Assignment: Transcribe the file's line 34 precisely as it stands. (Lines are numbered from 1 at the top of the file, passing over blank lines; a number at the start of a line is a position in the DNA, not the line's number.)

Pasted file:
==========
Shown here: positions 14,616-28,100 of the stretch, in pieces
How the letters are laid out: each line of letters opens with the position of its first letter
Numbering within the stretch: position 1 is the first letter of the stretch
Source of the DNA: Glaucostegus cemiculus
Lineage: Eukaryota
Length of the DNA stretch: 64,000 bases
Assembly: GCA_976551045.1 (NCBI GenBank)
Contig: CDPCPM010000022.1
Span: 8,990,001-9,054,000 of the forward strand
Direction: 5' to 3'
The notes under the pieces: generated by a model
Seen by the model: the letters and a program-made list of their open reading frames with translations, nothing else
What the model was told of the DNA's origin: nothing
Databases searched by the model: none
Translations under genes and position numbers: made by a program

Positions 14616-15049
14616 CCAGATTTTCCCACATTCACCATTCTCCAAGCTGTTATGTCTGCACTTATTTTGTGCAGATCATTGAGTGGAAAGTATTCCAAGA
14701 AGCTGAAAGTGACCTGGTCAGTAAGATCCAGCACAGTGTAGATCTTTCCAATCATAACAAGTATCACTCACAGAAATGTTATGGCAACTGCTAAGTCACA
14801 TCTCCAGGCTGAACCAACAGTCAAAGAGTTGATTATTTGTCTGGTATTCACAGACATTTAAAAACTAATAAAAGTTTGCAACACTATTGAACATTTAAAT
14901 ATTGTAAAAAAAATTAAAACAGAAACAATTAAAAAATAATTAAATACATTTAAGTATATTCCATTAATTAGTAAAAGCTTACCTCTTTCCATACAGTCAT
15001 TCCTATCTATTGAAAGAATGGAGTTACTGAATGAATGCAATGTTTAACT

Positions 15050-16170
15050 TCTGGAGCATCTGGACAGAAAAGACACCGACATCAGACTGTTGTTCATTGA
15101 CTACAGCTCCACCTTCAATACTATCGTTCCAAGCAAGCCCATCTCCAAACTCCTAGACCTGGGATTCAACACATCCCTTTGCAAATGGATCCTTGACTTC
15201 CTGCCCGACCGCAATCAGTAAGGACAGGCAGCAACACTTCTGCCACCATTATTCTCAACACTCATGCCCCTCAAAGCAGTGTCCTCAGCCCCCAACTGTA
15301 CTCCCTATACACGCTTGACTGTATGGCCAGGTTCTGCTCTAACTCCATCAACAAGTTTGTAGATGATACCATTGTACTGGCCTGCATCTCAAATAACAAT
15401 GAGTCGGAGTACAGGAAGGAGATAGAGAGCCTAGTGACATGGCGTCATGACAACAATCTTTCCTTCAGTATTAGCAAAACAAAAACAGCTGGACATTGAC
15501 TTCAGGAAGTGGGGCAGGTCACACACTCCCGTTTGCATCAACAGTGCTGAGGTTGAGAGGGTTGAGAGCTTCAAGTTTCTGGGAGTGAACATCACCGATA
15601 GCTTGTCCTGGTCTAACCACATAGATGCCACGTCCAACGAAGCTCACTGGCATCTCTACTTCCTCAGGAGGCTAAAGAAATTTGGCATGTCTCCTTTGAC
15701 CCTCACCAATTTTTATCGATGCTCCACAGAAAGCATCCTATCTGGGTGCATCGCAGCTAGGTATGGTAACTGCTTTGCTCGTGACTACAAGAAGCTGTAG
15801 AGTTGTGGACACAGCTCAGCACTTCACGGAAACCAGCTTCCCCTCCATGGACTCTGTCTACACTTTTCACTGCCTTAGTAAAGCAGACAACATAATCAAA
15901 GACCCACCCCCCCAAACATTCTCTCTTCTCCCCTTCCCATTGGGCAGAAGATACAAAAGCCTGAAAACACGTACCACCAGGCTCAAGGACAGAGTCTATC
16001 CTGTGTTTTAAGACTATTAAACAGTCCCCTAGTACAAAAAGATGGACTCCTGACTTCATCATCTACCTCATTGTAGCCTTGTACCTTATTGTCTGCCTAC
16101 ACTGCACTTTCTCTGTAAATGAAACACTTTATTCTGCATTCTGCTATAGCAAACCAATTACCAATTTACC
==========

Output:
16101 ACTGCACTTTCTCTGTAAATGAAACACTTTATTCTGCATTCTGCTATAGCAAACCAATTACCAATTTACC